“Everyone knows Josh will be right back in the hunt, but you’ve got to get up on the wheel and get it done no matter who you’re racing against. Out there, everyone is just another competitor to me and I’m just trying to win races and win another championship.”
Like Lanigan, Richards says he tends to focus on his own performance rather than aiming to beat any single competitor, but he knows he’ll have to be at his best if Lanigan even comes close to matching his success of last year.
“I don’t like to get caught up in any drama or keep up with statistics; I just like to go out and race hard no matter who I’m racing against,” Richards said. “But with the way Darrell ran last year, yeah, we know he’ll probably be one of the guys to beat – like always.”
There’s another aspect to the Lanigan-Richards rivalry that goes beyond the two drivers. With Lanigan’s 2014 success coming in his new Club 29 Race Car, he helped dethron Rocket Chassis as the leading chassis brand on the WoO LMS. Rocket, which Richards’ father Mark co-owns, claimed the tour’s Chassis Builder of the Year Award every season since the WoO LMS modern era began in 2004.
As the Rocket house car driver and the son of the company’s cofounder, Richards understands the importance of his race team performing well: winning races and winning championships helps Rocket maintain its status among the sport’s elite chassis brands. He hopes to lead Rocket’s campaign to reclaim the status as the tour’s top performing chassis this season.
“People look at me and us as a team and they see Rocket Chassis,” Richards said. “Without a doubt we definitely want them to see us winning races and winning championships.
“I’ve always had the pressure (of representing Rocket); it’s not anything new because it’s always been there in our situation. I’m just excited to get back at it and try to get everything back to where we’re used to it being both for me and Rocket.”
Lanigan, meanwhile, hopes to keep Club 29 at the top as he continues to expand his business at a near unbelievable rate.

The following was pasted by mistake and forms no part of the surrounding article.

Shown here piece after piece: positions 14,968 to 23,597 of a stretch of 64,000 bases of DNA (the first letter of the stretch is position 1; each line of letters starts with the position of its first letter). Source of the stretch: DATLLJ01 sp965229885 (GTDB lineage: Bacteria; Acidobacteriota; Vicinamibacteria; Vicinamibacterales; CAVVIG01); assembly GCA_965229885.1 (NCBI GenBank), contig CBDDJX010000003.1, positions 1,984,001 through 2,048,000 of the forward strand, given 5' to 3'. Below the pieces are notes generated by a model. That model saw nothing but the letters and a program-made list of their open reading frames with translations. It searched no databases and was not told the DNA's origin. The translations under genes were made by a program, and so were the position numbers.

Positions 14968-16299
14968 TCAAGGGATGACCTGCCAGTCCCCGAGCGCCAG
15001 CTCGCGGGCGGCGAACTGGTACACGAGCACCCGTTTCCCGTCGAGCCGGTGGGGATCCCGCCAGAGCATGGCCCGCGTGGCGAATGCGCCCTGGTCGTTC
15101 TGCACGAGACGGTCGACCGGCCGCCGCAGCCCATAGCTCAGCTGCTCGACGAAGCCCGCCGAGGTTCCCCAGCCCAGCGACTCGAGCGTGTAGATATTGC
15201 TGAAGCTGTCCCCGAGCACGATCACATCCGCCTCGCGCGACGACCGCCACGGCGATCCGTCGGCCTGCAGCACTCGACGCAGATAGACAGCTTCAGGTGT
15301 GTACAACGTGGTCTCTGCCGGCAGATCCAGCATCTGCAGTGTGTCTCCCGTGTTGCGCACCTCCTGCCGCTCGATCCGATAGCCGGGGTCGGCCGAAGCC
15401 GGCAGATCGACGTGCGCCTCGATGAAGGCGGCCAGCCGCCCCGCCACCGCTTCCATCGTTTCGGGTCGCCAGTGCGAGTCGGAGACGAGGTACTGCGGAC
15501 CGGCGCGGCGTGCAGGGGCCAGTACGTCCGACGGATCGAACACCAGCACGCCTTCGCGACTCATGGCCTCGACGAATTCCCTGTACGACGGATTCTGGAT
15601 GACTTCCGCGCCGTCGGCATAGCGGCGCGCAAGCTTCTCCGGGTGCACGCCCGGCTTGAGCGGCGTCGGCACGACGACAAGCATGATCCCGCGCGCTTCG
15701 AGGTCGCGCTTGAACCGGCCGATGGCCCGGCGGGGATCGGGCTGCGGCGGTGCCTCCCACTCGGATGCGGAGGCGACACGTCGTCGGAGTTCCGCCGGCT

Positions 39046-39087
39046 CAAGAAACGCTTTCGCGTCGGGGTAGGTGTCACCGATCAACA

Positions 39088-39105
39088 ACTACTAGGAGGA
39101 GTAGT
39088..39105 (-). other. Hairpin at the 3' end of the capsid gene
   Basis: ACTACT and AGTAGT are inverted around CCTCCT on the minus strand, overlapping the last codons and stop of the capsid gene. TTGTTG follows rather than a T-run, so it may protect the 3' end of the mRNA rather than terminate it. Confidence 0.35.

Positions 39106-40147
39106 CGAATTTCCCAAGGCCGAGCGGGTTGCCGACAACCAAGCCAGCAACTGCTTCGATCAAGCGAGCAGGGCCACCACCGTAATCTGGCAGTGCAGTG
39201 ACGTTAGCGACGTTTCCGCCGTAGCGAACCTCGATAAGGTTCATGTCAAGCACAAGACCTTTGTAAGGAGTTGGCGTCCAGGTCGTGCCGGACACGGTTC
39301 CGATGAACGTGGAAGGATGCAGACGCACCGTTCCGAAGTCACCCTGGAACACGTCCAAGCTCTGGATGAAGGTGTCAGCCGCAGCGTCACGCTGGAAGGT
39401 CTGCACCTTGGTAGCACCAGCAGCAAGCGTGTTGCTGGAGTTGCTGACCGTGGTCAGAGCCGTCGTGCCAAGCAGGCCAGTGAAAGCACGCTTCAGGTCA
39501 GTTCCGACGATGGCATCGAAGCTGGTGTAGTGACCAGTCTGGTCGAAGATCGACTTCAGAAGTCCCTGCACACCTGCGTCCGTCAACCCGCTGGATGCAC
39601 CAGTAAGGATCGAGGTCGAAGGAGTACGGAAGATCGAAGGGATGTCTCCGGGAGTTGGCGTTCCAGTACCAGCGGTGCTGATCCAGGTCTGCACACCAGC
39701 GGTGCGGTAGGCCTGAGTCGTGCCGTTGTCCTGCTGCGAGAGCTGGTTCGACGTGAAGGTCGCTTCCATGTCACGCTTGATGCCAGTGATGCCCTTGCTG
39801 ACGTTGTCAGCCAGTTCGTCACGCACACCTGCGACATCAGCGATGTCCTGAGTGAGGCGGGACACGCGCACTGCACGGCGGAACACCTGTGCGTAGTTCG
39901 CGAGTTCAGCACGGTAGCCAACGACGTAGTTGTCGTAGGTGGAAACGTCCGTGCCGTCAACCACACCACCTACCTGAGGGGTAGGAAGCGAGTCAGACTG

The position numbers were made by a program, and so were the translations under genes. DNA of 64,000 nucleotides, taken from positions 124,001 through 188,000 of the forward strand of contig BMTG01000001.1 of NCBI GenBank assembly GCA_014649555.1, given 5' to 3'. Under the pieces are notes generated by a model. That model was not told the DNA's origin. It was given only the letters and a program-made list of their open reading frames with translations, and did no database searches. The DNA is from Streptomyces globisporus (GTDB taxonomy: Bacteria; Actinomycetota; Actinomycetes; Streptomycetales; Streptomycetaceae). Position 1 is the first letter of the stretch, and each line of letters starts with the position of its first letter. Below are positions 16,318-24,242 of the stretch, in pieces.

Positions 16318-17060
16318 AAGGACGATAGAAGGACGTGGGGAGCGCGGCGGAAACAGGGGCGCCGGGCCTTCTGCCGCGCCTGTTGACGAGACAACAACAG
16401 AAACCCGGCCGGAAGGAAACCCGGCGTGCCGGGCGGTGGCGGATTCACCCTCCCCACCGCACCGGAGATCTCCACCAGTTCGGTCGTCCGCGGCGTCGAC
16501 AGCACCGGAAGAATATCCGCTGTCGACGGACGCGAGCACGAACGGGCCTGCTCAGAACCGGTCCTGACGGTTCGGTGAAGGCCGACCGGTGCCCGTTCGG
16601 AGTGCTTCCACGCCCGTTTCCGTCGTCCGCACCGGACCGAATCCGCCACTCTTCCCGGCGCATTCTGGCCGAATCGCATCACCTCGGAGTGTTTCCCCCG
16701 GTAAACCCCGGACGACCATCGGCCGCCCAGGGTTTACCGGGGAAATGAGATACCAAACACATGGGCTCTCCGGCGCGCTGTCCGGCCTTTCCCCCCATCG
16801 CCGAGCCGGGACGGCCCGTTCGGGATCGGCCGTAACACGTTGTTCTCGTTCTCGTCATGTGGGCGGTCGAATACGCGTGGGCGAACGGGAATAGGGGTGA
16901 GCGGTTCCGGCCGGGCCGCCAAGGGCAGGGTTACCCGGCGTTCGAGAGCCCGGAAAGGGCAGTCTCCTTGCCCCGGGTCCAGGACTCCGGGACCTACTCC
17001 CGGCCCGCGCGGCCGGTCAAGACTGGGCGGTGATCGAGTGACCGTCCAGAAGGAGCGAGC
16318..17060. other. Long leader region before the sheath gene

“It’s definitely started out well,” said Lanigan, who launched Club 29 with renowned crew chief and car builder Ronnie Stuckey during the 2013-2014 offseason. “It’s probably twice as busy as I ever thought we would be. We built like 60 cars last year and the way it’s going it looks like we’ll do at least that or more this year. I’m sure us running like we have and winning races is a big plus for that, so hopefully we can keep it up.”
While it remains to be seen whether Lanigan or Richards or another one of the formidable WoO LMS regulars will rule the national tour in 2015, one thing is for sure: both Richards and Lanigan believe they have what it takes to win the series championship and in doing so become the first four-time series champion in WoO LMS history.
Having ran just a handful of races over the past year and some odd months, Richards is anxious to begin his bid for a fourth title when the tour launches its season-opening stretch of action in February.
“I’m beyond ready,” Richards said. “Our goal is to win the championship as it always is and to win races. But for me, I just want to be able to get back and be able to compete. I know I can get dialed in and get back in the rhythm of things. I just need to get some laps under my belt. Without a doubt I’m ready to get down (to Georgia and Florida) and get started.”
With his eyes set on another record-breaking performance, Lanigan is also ready to get the 2015 season underway.
“I honestly think we can go out and win another 17 races or even more,” Lanigan said. “If I didn’t think I could, I wouldn’t go out there. Last year definitely was a phenomenal year, but we’re going out again trying to break that record. We go to every race trying to win and that’s not going to change. We’ll keep doing that and try to break the record again.”